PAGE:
[racket] About the always-renaming strategy in hygienic macro expansion

From: Yi D (plmday at gmail.com)
Date: Wed Apr 16 15:14:45 EDT 2014


I am trying to understand hygienic macro expansion by looking into
the algorithms, in the paper "Macros That Work" and "Syntactic
Abstraction in Scheme".  Any of them may not exactly be what is
implemented in Racket but presumably the essential ideas are not
that different. Currently I encounter two problems in understanding:

1. If I understand these algorithms correctly, the lexical environment
of a macro definition is saved into a syntactic closure, so that free
variables inserted into the body of a macro will not be captured by any
binding construct in the context of a macro call. But I notice that
both expansion algorithms always rename bound variables of some core
binding constructs, like lambda. I see that if such a core binding
construct is inserted into the body of a macro, its bound variables
should be renamed to avoid capturing free variables from the context of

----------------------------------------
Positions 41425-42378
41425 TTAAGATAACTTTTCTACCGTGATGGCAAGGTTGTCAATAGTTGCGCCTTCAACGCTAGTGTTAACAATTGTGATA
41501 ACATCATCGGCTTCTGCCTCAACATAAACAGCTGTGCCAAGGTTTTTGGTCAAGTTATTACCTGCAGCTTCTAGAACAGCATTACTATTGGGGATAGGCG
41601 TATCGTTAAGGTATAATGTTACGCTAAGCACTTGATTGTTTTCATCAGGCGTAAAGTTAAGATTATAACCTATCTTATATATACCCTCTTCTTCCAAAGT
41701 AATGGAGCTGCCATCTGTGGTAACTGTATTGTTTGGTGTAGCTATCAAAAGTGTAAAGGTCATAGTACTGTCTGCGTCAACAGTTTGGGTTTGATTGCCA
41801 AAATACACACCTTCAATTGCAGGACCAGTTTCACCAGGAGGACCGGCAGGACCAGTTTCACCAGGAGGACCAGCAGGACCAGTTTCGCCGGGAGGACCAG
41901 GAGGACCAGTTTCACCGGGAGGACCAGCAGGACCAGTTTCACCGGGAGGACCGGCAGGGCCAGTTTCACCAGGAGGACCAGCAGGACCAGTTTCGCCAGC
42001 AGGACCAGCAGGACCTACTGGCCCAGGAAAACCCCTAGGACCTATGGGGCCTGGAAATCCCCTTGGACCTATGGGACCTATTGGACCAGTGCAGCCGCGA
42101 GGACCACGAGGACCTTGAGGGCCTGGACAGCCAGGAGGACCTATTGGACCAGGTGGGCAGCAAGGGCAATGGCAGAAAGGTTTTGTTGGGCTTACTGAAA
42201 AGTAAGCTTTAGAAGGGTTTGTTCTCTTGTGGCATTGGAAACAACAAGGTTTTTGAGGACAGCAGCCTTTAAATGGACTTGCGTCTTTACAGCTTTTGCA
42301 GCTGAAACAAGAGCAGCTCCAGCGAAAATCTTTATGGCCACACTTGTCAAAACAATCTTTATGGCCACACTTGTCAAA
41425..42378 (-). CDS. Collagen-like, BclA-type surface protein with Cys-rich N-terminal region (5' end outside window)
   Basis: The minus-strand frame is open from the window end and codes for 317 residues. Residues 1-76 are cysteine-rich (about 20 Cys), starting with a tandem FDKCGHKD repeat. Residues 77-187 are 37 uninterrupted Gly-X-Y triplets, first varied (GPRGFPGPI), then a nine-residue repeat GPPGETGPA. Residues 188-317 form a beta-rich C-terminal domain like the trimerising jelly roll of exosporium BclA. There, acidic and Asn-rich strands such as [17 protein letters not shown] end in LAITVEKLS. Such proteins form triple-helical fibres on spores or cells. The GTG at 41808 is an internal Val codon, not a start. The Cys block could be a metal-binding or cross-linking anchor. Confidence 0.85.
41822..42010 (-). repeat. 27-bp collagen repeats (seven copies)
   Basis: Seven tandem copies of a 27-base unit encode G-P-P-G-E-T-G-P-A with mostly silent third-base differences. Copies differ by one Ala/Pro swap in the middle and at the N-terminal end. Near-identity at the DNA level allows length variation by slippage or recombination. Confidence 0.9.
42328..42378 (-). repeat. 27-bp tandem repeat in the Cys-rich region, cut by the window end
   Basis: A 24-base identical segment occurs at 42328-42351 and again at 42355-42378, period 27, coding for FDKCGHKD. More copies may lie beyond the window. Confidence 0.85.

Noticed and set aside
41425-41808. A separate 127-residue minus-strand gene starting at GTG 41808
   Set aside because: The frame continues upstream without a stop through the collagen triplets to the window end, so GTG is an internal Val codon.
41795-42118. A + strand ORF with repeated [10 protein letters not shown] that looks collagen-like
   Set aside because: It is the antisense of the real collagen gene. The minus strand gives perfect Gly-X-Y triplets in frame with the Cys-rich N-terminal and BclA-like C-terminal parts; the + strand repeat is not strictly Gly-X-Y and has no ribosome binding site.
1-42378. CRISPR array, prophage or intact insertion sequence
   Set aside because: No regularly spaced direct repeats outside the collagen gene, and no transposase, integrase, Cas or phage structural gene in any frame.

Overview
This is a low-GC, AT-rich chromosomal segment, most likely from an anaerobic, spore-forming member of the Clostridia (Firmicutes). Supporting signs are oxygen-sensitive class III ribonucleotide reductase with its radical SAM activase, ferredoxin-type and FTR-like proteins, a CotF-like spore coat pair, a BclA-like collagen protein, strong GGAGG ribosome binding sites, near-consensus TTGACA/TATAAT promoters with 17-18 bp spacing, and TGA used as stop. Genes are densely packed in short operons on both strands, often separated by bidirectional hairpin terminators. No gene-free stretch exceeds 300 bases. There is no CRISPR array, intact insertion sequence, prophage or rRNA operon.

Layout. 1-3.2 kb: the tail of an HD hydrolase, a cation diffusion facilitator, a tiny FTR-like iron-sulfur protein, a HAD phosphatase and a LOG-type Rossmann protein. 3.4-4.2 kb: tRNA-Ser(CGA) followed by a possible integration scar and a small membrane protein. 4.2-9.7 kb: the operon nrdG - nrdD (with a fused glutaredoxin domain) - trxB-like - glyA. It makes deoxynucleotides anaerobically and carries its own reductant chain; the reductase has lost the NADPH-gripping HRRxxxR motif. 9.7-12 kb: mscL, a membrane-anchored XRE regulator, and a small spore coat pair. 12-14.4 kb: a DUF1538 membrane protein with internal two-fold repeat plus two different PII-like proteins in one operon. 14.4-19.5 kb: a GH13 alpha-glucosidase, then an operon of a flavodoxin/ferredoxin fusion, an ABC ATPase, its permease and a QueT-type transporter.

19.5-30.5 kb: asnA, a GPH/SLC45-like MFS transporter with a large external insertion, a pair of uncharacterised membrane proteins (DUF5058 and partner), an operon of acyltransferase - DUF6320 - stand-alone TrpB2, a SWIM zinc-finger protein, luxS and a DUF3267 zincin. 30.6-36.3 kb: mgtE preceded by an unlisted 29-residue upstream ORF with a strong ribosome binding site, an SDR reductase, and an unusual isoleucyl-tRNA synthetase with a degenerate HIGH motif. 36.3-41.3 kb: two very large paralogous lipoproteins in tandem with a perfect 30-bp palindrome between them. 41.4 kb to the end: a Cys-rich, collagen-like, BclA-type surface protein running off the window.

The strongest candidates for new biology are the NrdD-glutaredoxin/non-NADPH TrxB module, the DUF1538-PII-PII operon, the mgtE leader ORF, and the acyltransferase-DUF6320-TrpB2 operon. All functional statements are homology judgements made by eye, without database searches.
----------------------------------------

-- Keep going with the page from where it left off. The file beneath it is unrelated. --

the macro call. But if such a core binding construct does not occur in
the body of a macro, its bound variables do not need be renamed. So I
wonder whether this always renaming strategy is simply a disregard of
distinguishing these two cases. If so, why do these algorithms do not
do the case distinction? Because it is too difficult or because it
would further complicate the algorithms?

2. Both algorithms also always rename pattern variables. I was told
that this is because a macro can insert another macro definition into
its body. Thus similar to the case of inserting a core binding construct,
the pattern variables should also be renamed. Although I can imagine
this, I think I would appreciate a good example that illustrates this
kind of capture.

Thank you for your attention.


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